The fifth entry in Activision's annual military franchise, "Call of Duty" may return to its World War II roots and come from a different developer, but virtually everything that's good about it stems directly from last year's "Call of Duty 4: Modern Warfare."
The fifth entry in Activision’s annual “Call of Duty” military franchise may return to its World War II roots and come from a different developer, but virtually everything that’s good about it stems directly from last year’s “Call of Duty 4: Modern Warfare.” The impressive graphics, compelling multiplayer and even the basic gunplay in “World at War” are all iterations of “CoD 4,” minus that game’s character, urgency and relevance. The result is a forgettable, mostly middling shooter that will sell decently, but fall far short of “Modern Warfare’s” boffo 10 million-plus units.
In terms of creating a story or any sort of emotional hook, “World at War” is a desultory mess. This potpourri from developer Treyarch, which made the equally bland “Call of Duty 3,” jumps between the war in the Pacific and the Eastern Front, switching protagonists from a Marine (whose sergeant is voiced by Kiefer Sutherland) to a Russian soldier who has a habit of beginning levels half-dead. Animated cut scenes recount the war with the glib exuberance of an overly elaborate credit sequence for a direct-to-video thriller. As if generic World War II wasn’t enough, a zombie killing level is unlocked once the game is finished. After the skillfully told storyline of “Modern Warfare,” this collection of random narrative scraps is a real letdown.
The actual gameplay is derivative but thrilling enough. The Pacific island settings look good, though they don’t feel any different than the ruined streets of Berlin, all carefully hemmed in to make sure the player moves the length of the shooting gallery. Whether Nazis are bursting out of locked doors or “banzai soldiers” are charging out of spider holes, the basics are the same: progress through clearly marked checkpoints to advance the scripted events. Thousands of bullets will be fired. Hundreds of soldiers will be killed. Dozens of checkpoints will be reloaded. Two or three set-pieces might be remembered.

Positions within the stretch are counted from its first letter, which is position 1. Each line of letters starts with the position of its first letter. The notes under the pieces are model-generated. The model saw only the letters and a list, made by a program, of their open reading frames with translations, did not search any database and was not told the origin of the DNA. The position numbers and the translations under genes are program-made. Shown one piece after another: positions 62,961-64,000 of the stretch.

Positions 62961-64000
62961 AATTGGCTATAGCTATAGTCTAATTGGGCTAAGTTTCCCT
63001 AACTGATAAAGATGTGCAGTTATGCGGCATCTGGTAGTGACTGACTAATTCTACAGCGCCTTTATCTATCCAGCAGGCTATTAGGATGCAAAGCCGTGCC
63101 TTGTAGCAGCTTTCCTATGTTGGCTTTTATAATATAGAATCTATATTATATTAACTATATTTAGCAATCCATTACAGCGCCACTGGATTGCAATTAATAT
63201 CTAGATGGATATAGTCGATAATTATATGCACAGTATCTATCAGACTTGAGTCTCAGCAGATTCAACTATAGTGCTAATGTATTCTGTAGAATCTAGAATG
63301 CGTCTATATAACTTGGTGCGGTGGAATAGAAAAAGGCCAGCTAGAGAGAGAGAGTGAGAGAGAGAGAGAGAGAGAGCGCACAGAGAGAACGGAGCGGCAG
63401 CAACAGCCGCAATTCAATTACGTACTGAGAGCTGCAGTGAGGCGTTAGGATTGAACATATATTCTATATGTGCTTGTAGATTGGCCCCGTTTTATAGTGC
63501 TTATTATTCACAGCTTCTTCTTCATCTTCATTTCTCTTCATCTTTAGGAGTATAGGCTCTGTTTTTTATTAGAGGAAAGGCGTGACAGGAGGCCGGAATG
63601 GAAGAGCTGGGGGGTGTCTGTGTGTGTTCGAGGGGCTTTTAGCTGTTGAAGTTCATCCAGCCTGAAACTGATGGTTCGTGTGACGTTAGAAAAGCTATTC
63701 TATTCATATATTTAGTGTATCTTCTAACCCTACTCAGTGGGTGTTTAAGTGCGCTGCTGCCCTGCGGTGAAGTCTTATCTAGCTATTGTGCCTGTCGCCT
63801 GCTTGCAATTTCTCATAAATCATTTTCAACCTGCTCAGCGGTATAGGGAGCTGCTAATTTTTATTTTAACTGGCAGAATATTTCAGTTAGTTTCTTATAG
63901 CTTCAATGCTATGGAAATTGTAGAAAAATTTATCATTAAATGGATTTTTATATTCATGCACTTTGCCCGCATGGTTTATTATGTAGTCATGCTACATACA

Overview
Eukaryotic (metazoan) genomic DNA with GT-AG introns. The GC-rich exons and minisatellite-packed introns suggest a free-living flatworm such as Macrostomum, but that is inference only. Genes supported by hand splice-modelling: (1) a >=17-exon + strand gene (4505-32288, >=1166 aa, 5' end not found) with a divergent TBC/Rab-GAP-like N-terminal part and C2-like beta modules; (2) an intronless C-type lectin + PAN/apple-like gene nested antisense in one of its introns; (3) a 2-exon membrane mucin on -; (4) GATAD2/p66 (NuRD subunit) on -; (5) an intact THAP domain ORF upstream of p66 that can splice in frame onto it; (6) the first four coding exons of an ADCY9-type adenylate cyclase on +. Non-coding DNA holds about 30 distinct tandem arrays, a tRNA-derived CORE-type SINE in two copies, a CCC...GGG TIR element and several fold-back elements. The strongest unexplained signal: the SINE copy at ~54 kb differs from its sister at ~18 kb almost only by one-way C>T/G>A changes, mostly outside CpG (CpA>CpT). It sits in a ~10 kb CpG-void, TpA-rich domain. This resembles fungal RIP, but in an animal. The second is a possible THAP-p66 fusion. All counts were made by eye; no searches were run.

Experienced players of “Call of Duty” and other World War II actioners like “Medal of Honor” and “Brothers in Arms” can expect the usual “man the machine gun to mow down attackers,” “find the bazooka to destroy the tank” and “circle the edge of the map to flank the defenders.” There’s also a terrible driving level involving a tank that can magically repair itself and a spectacular airplane sequence that plays like an amusement park thrill ride. It’s all competently done with the same technology used in “CoD 4,” resulting in a remarkably similar look, save for some fresh touches like new fire effects that are gratuitously showcased in even the most unlikely places. Sure, flame tanks lurching through the Pacific jungles are to be expected. But did the Germans really defend the parliament floor of the Reichstag with flamethrowers?
The story mode can be played cooperatively, either splitscreen with two players or online with up to four. This breathes some new life into the same old gameplay, but ultimately “World at War” doesn’t hold a candle to the innovative co-op in other recent action titles like “Gears of War 2” and “Resistance 2,” both of which play as substantially different games with a friend in tow.
Competitive multiplayer, on the other hand is slick, addictive and superbly paced, though it’s even more of a “CoD 4” reiteration than the rest of the game. Despite the many derivative elements of “World at War’s” multiplayer, it’s a nice change of pace to earn ranks, unlock special abilities, and create unique weapon combos in a historical setting. Long after the storyline is done and forgotten, this “Call of Duty” will still leave online gamers satisfied, at least until “Modern Warfare” maker and series creator Infinity Ward inevitably ups the ante with “Call of Duty 6.”